Friday, May 21, 2010

Folklife Fridays: Planting by the Moon

The moon is not just for romantic evenings.

For centuries, people have used the moon phases to determine when to plant their gardens and fields. Our generation is forgetting this; we have planting guides, whole books on gardening, and the weather channel.

When I was a child, not so long ago, my parents and their peers always had a Farmer's Almanac that showed the planting dates for different kinds of vegetation. Drug stores and feed stores gave away complimentary calendars at the beginning of the year, showing the proper planting dates at a glance, knowing their name would be prominently displayed all year long.

My mother would try to explain it to us; the 'sign' in the legs meant one thing, in the arms meant something else. I never understood it, but she knew it as well as we know our birthdays or Social Security numbers. She planted according to the Moon signs, unless a flood or some other catastrophe prevented it. My daddy, on the other hand, believed in planting when the soil was dry enough. Whatever the method, they grew enough food to raise a large family on little income.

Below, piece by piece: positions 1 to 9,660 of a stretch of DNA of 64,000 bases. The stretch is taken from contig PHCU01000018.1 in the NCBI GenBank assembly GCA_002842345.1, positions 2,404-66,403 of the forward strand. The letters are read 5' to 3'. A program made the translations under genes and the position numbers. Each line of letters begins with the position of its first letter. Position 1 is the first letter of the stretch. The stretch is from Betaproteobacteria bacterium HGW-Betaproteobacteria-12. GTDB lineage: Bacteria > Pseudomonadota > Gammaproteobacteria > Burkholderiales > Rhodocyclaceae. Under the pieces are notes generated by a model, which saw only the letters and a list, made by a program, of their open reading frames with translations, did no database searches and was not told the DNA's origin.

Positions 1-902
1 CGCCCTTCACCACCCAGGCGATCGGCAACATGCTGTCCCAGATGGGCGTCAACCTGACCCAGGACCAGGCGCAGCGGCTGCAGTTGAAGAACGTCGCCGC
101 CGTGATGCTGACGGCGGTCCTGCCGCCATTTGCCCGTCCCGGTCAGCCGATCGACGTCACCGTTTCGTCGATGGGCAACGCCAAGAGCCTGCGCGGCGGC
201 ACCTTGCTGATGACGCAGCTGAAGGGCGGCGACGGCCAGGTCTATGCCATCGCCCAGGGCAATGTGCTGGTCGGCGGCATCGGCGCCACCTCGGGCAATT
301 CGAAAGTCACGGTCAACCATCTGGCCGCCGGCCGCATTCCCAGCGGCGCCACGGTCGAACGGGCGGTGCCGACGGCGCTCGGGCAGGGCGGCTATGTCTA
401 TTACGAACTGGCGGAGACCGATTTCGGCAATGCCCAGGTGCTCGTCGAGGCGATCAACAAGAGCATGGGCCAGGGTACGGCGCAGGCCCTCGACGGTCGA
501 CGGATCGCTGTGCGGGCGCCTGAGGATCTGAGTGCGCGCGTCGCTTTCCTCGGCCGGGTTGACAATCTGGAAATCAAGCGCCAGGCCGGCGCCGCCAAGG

Scientists have studied these ancient methods and decided there just might be something to it.

The 'Dark of the Moon' is traditionally the last three days of the Lunar cycle, immediately preceding the New Moon, and the time when the moon doesn't appear in the night sky. During this time, plants orient themselves toward their roots. With the sap rushing downward, it is said to be a favorable time for planting root crops, like potatoes and turnips, and for transplanting.

During the light phases of the moon, sap is said to flow upward, filling stems and leaves and favoring the planting of crops that mature above the ground.

Another theory is that the gravitational pull of the moon raises ground-water the same way it does tidewater. If this is true, it suggests how the moon might pull soluble nutrients upward toward the roots of a plant and stimulate growth.

If the gravitational pull of the moon affects the tides and groundwater, what does it do to humans, who are composed of from 55% to 78% water? That's a blog for another day.

My friend, Tipper, is very knowledgable about planting by the signs. Check out her blog at

I usually plant when Lowe's has a new shipment of plants, or when the seeds I sow are big enough to transpant. I have had multiple plant failures, so my method is probably not the best.

And God said, 'Let there be lights in the firmament of the heaven to divide the day from the night; and let them be for signs, and for seasons, and the days, and years.' Genesis 1:14 KJV